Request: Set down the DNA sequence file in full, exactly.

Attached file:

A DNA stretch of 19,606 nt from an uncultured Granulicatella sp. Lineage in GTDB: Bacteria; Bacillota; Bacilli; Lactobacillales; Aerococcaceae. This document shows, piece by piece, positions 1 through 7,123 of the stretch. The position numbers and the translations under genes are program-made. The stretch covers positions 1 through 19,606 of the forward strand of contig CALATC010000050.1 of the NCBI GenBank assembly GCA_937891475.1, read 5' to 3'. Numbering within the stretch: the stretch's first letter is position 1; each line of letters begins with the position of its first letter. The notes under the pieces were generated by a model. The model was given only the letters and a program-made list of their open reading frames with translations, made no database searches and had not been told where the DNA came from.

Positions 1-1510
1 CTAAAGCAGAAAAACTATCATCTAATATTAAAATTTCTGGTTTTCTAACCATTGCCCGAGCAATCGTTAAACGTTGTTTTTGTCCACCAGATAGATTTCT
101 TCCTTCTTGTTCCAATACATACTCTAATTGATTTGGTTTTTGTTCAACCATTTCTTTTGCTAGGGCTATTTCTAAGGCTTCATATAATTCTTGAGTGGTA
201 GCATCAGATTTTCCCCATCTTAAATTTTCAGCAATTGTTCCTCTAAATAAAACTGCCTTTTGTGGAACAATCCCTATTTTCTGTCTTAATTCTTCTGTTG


A DNA stretch of 19,606 nt from an uncultured Granulicatella sp. Lineage in GTDB: Bacteria; Bacillota; Bacilli; Lactobacillales; Aerococcaceae. This document shows, piece by piece, positions 1 through 7,123 of the stretch. The position numbers and the translations under genes are program-made. The stretch covers positions 1 through 19,606 of the forward strand of contig CALATC010000050.1 of the NCBI GenBank assembly GCA_937891475.1, read 5' to 3'. Numbering within the stretch: the stretch's first letter is position 1; each line of letters begins with the position of its first letter. The notes under the pieces were generated by a model. The model was given only the letters and a program-made list of their open reading frames with translations, made no database searches and had not been told where the DNA came from.

Positions 1-1510
1 CTAAAGCAGAAAAACTATCATCTAATATTAAAATTTCTGGTTTTCTAACCATTGCCCGAGCAATCGTTAAACGTTGTTTTTGTCCACCAGATAGATTTCT
101 TCCTTCTTGTTCCAATACATACTCTAATTGATTTGGTTTTTGTTCAACCATTTCTTTTGCTAGGGCTATTTCTAAGGCTTCATATAATTCTTGAGTGGTA
201 GCATCAGATTTTCCCCATCTTAAATTTTCAGCAATTGTTCCTCTAAATAAAACTGCCTTTTGTGGAACAATCCCTATTTTCTGTCTTAATTCTTCTGTTG